"Improve What Bank Plan?
Jamie Galbraith wonders why the standard, mandated procedure for handling failing banks isn't being used on large banks such as Citigroup or Bank of America
How To Improve The New Bank Rescue Plan?, by James K. Galbraith, National Journal: Improve what bank plan?
There are laws on these matters. Let me first refer you to William K. Black...:
Whatever happened to the law (Title 12, Sec. 1831o) mandating that banking regulators take ‘prompt corrective action' to resolve any troubled bank? The law mandates that the administration place troubled banks, well before they become insolvent, in receivership, appoint competent managers, and restrain senior executive compensation (i.e., no bonuses and no raises may be paid to them). The law does not provide that the taxpayers are to bail out troubled banks.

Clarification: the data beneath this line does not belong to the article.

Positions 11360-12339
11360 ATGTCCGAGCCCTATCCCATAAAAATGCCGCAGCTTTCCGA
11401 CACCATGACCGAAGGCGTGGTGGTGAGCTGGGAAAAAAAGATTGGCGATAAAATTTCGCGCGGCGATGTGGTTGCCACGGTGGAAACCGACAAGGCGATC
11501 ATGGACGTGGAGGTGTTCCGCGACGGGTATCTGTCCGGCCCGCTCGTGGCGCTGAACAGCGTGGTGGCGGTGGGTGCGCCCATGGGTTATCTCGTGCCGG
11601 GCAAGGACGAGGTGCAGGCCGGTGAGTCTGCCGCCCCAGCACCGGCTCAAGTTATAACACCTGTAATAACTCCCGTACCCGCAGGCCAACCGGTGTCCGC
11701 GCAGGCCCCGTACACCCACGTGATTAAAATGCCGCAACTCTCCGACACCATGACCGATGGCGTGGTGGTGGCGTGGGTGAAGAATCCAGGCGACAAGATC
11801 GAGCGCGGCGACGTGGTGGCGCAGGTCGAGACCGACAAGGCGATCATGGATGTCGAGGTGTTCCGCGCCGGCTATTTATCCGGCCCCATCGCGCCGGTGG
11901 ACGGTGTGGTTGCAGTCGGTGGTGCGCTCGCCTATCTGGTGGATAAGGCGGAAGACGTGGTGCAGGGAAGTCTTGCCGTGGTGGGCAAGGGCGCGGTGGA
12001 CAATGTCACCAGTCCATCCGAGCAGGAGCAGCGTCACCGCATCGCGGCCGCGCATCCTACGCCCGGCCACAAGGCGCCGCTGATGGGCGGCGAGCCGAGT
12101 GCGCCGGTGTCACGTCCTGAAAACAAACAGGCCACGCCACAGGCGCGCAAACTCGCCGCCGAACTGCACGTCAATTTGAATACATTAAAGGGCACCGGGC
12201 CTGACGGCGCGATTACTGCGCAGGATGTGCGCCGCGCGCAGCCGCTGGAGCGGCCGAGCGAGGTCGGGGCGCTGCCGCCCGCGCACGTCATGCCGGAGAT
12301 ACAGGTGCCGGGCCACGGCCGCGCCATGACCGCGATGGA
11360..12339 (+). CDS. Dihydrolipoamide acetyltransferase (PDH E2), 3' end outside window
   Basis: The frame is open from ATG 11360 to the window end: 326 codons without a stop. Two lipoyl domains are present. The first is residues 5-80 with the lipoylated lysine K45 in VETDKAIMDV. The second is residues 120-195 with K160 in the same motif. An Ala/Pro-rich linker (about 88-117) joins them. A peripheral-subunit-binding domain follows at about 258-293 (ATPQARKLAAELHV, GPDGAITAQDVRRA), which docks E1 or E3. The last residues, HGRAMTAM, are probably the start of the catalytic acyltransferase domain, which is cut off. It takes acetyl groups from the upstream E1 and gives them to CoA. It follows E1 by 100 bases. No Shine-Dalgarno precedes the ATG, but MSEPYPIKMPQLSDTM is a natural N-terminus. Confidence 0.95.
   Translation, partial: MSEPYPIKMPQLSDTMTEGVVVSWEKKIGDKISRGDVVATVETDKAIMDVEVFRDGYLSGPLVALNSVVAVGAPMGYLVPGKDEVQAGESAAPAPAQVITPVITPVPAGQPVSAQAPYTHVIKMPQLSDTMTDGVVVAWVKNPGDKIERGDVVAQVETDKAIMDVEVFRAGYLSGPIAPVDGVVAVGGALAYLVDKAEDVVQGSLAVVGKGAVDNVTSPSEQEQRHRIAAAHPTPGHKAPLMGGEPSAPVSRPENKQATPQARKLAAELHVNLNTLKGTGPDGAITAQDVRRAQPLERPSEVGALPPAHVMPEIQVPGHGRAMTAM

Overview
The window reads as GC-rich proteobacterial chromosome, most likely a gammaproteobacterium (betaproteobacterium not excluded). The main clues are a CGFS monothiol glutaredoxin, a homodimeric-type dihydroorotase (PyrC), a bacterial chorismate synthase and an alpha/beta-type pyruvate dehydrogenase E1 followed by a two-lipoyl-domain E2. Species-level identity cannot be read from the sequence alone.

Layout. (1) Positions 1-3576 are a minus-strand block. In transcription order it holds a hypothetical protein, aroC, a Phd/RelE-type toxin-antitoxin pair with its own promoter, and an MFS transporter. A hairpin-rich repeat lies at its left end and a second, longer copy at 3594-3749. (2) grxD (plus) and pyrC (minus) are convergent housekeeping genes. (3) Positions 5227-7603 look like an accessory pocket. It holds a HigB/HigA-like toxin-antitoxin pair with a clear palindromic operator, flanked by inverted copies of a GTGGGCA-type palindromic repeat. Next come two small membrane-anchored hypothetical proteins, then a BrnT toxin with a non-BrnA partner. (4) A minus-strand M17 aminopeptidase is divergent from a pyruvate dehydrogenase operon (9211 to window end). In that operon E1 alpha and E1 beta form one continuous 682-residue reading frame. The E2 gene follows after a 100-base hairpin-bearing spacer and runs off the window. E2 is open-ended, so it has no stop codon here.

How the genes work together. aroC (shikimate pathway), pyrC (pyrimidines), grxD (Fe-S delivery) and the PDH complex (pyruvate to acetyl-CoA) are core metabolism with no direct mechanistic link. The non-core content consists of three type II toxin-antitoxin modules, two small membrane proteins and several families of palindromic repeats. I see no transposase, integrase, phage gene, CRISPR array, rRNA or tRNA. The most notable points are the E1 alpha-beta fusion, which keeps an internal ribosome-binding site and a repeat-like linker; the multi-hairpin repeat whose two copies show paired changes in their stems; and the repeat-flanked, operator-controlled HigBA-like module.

There is no exception in this law for Citigroup or Bank of America. If the bank is troubled, the regulators need to be on the case. If the bank is not troubled, then why are we talking about a a bad asset rescue fund of two trillion dollars?
The administration should follow the law. Pass-through receiverships are the legal way to resolve troubled or failed banks. They are also the proven way. ... There is no coherent reason to avoid the proven path, in favor of the wild experiment. And particularly not, when the law is very clear. ... [Note: Jamie also discusses the Ed Leamer plan later in his post]
The point about this not being the time to experiment is similar to the conclusion I came to here in a discussion of Ricardo Caballero's plan to end the crisis by having the government guarantee the future price of bank shares.
Posted by Mark Thoma on Sunday, February 22, 2009 at 11:25 AM in Economics, Financial System, Policy |
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